China currency legislation has advanced in the Senate and Free Trade Agreements (FTA) are scheduled for votes in the House and Senate this week.
A final vote in the Senate on legislation targeting China's intervention in currency exchange markets is now scheduled for Oct. 11.
Senate Majority Leader Harry Reid (D-Nev.) pressed to wrap up the Currency Exchange Rate Oversight Reform Act of 2011 (S.1619) before the Senate takes up the President's jobs bill and three pending FTAs with Panama, South Korea and Colombia.
The Senate voted 62-38 to invoke cloture and cut off debate on the China currency legislation but further progress on the currency legislation, which if enacted would deem undervalued currencies actionable subsidies, was delayed by disagreements over amendments.
A number of Republicans supported the legislation, which would impose sanctions on China for manipulating its currency in order to increase exports.
Support from Southern Republican Senators whose states have lost manufacturing jobs in recent years appeared to deliver the key votes on the cloture motion. Sens. Graham (R-S.C.), Sessions (R-Ala.), Burr (R-N.C.), who are co-sponsors of S. 1619, were joined by Sens. Chambliss (R-Ga.), Cochran (R-Miss.), Isakson (R-Ga.) and Shelby (R-Ala.), in voting for cloture. Other Republicans voting for the motion to invoke cloture were Sens. Snowe (R-Maine), Collins (R-Maine), Brown (R-Mass.), Hoeven (R-N.D.) and Portman (R-Ohio).
Uncertain future in House
Although the Senate cloture vote indicates the currency bill is likely to pass the Senate, the legislation faces an uncertain future. In the House, Speaker Boehner (R-Ohio) has criticized the bill and made it clear he does not want to bring it up.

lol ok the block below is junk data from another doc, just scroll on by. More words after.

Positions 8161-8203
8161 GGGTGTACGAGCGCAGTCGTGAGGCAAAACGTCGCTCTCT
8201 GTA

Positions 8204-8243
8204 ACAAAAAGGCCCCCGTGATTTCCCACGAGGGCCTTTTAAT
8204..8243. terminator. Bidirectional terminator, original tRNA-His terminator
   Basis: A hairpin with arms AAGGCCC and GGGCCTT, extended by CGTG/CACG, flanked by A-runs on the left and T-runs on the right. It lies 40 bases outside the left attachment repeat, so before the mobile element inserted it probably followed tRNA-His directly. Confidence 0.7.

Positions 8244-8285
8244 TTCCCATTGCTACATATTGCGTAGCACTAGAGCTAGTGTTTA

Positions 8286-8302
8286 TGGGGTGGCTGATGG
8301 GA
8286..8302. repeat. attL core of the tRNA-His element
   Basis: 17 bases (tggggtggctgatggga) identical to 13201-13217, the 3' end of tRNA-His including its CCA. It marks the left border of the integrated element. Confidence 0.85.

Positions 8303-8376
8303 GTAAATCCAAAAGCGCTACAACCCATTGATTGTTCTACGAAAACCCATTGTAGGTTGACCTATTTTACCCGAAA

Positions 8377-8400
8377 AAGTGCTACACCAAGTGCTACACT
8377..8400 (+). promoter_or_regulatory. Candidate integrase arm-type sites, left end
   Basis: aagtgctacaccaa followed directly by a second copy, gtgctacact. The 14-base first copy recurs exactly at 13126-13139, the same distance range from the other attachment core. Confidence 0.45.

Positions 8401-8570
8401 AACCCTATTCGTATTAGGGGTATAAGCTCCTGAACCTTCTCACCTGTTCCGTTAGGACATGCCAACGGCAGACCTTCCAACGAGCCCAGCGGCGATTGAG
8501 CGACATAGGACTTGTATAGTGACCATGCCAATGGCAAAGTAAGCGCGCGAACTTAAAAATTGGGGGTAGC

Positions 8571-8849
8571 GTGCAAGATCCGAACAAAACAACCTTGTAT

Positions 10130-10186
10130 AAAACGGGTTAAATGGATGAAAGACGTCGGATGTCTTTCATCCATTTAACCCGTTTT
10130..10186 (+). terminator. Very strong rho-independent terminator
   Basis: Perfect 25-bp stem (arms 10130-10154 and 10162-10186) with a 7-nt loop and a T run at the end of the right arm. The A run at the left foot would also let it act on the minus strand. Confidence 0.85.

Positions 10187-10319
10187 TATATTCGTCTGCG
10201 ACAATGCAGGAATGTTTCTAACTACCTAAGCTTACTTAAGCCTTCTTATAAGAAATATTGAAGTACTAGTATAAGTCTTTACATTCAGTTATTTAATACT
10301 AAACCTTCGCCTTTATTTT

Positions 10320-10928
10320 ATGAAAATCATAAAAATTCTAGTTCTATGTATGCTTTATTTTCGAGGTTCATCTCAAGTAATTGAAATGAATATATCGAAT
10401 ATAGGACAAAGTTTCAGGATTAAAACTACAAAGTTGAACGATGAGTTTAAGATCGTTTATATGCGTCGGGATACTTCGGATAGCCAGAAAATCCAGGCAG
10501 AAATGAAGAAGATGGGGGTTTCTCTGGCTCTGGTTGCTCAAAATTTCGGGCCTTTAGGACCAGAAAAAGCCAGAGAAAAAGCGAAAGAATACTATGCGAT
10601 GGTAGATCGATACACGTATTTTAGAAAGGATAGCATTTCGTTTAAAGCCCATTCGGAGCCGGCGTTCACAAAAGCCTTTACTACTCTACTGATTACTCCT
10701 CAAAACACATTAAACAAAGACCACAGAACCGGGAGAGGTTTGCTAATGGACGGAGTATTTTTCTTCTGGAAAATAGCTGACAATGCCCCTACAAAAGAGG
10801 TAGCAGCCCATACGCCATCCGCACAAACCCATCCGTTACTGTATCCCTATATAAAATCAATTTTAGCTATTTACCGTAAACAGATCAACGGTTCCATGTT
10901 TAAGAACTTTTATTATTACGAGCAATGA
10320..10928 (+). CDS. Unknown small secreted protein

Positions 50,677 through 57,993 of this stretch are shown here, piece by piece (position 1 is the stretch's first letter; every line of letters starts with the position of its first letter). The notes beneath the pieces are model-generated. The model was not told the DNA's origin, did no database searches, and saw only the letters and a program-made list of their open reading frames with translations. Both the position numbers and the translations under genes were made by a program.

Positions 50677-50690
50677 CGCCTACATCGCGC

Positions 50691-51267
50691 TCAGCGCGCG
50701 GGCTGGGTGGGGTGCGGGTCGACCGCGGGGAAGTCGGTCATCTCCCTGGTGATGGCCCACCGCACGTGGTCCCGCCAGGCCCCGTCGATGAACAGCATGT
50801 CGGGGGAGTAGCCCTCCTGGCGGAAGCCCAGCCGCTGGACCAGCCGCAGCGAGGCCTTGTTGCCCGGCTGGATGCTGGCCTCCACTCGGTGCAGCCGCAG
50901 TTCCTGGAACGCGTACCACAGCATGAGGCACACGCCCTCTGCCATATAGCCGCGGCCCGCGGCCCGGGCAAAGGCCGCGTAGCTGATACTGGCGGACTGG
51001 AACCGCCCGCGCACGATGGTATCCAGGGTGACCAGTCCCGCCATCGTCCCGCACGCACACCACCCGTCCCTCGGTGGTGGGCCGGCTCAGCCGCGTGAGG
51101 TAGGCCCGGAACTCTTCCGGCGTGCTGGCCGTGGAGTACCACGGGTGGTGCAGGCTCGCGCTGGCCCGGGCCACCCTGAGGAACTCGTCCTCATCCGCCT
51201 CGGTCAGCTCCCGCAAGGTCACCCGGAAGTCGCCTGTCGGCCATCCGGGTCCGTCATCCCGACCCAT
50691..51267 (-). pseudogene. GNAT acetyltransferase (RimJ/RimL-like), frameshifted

Approval of three FTAs, which were negotiated during the Bush administration, is also expected to occur this week. The House and the Senate are both scheduled to hold votes on the Colombia, South Korea and Panama FTAs on Oct. 12, one day before South Korean President Lee’s state visit on Oct. 13.
The House will vote on the three FTAs and a bill to renew Trade Adjustment Assistance (TAA) and Generalized System of Preferences (GSP) programs on that day.
The House Rules Committee issued a closed rule for all four measures, which allows a separate vote on each measure, but does not allow for any amendments and stipulates that the House will have one hour of debate on the TAA/GSP bill and 90 minutes for each FTA bill.
Barring any objections, an agreement between Senate Majority Leader Reid and Minority Leader Mitch McConnell (R-Ky.) also will limit debate on the FTAs, allowing votes to happen in a more timely fashion.
Trade Promotion Authority (TPA), which applies to all three trade deals when they come up in the Senate, allows up to 20 hours of debate for each of the trade agreements. The House closed rule is important for the Colombia FTA because it is not covered by TPA and would otherwise be open for amendments on the House floor.
In a related development, the Finance Committee announced it will hold a mark-up of the three FTAs on Oct. 11, at which point it also will consider the nominations of several trade officials, including Ambassador Isi Siddiqui to be USTR’s chief agricultural negotiator.